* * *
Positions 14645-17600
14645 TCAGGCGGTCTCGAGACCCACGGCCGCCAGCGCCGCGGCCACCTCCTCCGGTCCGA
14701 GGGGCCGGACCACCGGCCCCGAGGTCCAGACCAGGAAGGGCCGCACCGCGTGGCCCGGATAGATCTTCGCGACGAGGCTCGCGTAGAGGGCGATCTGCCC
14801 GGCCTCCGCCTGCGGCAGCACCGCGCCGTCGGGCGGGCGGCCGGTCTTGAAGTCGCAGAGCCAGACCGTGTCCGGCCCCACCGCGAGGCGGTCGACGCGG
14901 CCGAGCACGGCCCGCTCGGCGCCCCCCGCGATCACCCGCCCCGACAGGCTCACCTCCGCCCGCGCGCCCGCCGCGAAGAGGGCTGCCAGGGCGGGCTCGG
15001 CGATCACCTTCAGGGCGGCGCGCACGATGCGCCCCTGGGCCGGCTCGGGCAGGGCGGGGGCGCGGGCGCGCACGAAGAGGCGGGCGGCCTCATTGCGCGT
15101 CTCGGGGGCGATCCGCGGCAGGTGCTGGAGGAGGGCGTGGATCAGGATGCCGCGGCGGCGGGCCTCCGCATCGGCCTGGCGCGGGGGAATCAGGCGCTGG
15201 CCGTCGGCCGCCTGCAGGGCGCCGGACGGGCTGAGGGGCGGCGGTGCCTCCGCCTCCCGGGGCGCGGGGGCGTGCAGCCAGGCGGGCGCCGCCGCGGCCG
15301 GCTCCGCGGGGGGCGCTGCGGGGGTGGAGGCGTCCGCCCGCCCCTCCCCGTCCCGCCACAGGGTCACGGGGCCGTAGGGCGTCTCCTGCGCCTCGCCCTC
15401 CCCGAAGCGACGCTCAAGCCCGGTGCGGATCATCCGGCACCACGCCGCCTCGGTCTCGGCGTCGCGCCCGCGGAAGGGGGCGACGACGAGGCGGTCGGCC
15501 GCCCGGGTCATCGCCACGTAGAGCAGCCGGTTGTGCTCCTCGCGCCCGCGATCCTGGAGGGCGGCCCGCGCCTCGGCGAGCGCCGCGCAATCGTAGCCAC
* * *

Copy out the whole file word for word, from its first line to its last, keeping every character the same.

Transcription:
Positions 14645-17600
14645 TCAGGCGGTCTCGAGACCCACGGCCGCCAGCGCCGCGGCCACCTCCTCCGGTCCGA
14701 GGGGCCGGACCACCGGCCCCGAGGTCCAGACCAGGAAGGGCCGCACCGCGTGGCCCGGATAGATCTTCGCGACGAGGCTCGCGTAGAGGGCGATCTGCCC
14801 GGCCTCCGCCTGCGGCAGCACCGCGCCGTCGGGCGGGCGGCCGGTCTTGAAGTCGCAGAGCCAGACCGTGTCCGGCCCCACCGCGAGGCGGTCGACGCGG
14901 CCGAGCACGGCCCGCTCGGCGCCCCCCGCGATCACCCGCCCCGACAGGCTCACCTCCGCCCGCGCGCCCGCCGCGAAGAGGGCTGCCAGGGCGGGCTCGG
15001 CGATCACCTTCAGGGCGGCGCGCACGATGCGCCCCTGGGCCGGCTCGGGCAGGGCGGGGGCGCGGGCGCGCACGAAGAGGCGGGCGGCCTCATTGCGCGT
15101 CTCGGGGGCGATCCGCGGCAGGTGCTGGAGGAGGGCGTGGATCAGGATGCCGCGGCGGCGGGCCTCCGCATCGGCCTGGCGCGGGGGAATCAGGCGCTGG
15201 CCGTCGGCCGCCTGCAGGGCGCCGGACGGGCTGAGGGGCGGCGGTGCCTCCGCCTCCCGGGGCGCGGGGGCGTGCAGCCAGGCGGGCGCCGCCGCGGCCG
15301 GCTCCGCGGGGGGCGCTGCGGGGGTGGAGGCGTCCGCCCGCCCCTCCCCGTCCCGCCACAGGGTCACGGGGCCGTAGGGCGTCTCCTGCGCCTCGCCCTC
15401 CCCGAAGCGACGCTCAAGCCCGGTGCGGATCATCCGGCACCACGCCGCCTCGGTCTCGGCGTCGCGCCCGCGGAAGGGGGCGACGACGAGGCGGTCGGCC
15501 GCCCGGGTCATCGCCACGTAGAGCAGCCGGTTGTGCTCCTCGCGCCCGCGATCCTGGAGGGCGGCCCGCGCCTCGGCGAGCGCCGCGCAATCGTAGCCAC